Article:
So there are both professorial currents of thought and student currents, and they could be fusing into one very interesting protest sign. What does the sign really want to say? on behalf of whom? and what does it actually suggest? The sign-maker claims to not understand the fee increase, not even as a “professor of knowledge.”
In front of Collège Montmorency in early August the freighted sign was still there, albeit torn in half. With its complaint scrawled in cursives on poster-board, it still appeared to be the heart-felt jeremiad of some academic, perhaps an actor in this drama. In my own mind, it continued to provoke deeper questions.
For example, what obstacle had deterred the writer, this poster professor, from getting to the facts? Was she prevented from reading the research and summarizing the debate? The issues are not obscure: massive public debt, on the one hand, and dirt-cheap tuition on the other—for forty years. She tells us that she’s a teacher of hermeneutics and says she has no trouble giving students a definition of hermeneutics. Then what’s the issue in teasing out meaning for a long-delayed fee increase?
Perhaps the problem lay in being involved in hermeneutics for a living. Some readers may be baffled by the word or by its current use. In the postmodern era, hermeneutics involves mastering a very sophisticated system of meanings. This deals with codes that are both intended and unintended. Within postmodern critique, there may be a key outside of texts that unlocks both the text itself and textual critique, all of which may have meanings not available on the surface. Plain language won’t do it– Jacques Lacan comes to us only via Derrida’s hermeneutics, to give one example.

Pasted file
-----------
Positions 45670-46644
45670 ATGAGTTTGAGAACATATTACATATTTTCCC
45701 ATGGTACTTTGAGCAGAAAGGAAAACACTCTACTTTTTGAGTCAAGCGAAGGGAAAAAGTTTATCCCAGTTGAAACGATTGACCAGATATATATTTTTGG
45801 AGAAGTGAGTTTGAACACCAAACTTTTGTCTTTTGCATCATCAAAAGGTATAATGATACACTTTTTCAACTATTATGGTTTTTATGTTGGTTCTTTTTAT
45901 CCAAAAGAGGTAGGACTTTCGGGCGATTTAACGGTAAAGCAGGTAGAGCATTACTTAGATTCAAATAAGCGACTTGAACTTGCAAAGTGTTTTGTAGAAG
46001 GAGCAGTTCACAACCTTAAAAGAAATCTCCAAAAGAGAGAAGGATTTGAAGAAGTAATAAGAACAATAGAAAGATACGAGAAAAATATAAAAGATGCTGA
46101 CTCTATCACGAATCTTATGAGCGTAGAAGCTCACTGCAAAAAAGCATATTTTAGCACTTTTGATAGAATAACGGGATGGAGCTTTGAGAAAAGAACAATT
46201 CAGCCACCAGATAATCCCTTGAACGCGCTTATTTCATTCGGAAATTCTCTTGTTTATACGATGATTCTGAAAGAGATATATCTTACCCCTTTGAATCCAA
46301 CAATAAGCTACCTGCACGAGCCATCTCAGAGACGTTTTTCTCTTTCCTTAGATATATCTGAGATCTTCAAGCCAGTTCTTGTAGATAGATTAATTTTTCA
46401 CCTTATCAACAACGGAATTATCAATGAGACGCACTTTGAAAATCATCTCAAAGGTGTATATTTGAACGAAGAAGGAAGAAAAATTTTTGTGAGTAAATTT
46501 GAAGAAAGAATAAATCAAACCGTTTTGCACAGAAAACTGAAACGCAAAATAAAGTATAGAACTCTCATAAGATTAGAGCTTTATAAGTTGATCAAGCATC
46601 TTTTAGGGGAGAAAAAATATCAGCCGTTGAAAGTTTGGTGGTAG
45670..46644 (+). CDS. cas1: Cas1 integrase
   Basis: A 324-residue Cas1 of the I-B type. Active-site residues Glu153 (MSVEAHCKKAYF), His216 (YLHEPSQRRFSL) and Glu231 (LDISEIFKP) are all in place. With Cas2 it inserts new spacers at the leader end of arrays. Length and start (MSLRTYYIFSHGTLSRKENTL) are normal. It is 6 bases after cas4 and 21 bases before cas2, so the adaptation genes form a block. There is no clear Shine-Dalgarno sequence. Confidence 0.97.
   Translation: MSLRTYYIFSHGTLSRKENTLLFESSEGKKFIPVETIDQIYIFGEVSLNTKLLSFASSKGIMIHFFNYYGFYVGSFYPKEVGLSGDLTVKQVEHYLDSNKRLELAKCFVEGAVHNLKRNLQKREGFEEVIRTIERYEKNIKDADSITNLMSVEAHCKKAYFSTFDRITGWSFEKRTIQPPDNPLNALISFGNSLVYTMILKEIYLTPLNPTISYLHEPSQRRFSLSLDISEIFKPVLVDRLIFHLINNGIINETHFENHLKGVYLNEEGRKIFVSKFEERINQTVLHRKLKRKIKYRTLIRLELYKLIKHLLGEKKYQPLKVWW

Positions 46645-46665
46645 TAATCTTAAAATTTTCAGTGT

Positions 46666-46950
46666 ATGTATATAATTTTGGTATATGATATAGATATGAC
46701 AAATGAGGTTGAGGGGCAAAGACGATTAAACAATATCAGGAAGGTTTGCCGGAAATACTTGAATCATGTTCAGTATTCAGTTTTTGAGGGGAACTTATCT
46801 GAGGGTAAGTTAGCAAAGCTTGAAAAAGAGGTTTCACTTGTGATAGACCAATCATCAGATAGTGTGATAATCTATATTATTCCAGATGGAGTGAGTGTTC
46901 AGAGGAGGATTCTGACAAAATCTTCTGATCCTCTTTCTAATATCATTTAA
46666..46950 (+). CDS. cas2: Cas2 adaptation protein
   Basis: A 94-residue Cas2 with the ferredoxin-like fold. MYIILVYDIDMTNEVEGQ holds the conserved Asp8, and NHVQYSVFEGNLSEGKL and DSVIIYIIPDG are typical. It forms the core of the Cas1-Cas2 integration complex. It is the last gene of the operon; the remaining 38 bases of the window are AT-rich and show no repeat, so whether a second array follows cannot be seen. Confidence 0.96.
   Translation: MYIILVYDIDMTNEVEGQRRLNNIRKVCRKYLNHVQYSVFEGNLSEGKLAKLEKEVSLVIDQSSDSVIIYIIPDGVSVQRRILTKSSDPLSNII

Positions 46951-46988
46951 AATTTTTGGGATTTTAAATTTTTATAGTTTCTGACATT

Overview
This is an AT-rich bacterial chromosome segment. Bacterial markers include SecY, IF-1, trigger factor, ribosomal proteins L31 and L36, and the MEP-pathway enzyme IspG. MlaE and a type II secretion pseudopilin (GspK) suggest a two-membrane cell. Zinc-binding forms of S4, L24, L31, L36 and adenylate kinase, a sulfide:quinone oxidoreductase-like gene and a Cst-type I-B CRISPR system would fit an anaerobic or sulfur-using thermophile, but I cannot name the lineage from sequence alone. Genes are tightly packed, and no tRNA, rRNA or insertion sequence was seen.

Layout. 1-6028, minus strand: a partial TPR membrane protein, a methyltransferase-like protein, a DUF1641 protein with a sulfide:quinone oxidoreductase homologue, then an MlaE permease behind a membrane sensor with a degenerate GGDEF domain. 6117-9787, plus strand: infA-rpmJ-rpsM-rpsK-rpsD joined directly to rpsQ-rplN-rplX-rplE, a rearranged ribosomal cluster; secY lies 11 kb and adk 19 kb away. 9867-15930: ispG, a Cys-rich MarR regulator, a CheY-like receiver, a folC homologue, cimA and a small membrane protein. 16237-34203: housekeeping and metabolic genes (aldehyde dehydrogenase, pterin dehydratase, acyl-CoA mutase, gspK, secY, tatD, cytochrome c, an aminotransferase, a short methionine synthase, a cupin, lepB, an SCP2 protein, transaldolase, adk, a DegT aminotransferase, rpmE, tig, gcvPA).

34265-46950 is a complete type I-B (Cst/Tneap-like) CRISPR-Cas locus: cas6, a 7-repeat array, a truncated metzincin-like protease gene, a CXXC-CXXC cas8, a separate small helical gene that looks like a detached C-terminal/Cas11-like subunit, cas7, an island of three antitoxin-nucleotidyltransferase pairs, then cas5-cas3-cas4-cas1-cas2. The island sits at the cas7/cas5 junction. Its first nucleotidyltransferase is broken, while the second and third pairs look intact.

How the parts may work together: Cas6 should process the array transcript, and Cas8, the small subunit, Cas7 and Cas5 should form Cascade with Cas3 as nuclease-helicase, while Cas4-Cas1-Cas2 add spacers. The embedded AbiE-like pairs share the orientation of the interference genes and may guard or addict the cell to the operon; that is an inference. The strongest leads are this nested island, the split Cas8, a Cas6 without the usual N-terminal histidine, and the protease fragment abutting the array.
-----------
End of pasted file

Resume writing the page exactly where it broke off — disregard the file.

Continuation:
So we have to look at the text’s origins and real meaning. Assuming that the placard factually reports a professor’s thoughts, we could first ask how it arose. In that vein, we’d ask whether it was the product of empirical research. We’d also ask whether the professor explored philosophical tensions, those that contrast idealism with pragmatics, or those that are at play among ideology, economic theory, perception, and praxis. Also, did she worry such issues as populism and Utopia?
With a few answers in hand we’d return to the placard and its meanings, both intended and unintended. In terms of intended meanings, we would ask whether there is, in fact, a viable government argument to be examined; also, whether there are, in fact, Arts professors who genuinely cannot fathom how tuition can be expected to rise in Quebec. That would deal with surface meaning.
But there may also be unintended meanings. Let us assume that the professor (or the construct of a professor) did possess a hermeneutic for the above, a code to unlock the fee rise. Let us also assume that, although in possession of the meaning, she kept her mouth shut, failing to transmit that hermeneutic to her students.
On the contrary, she just declared she had none. How would her students deconstruct that?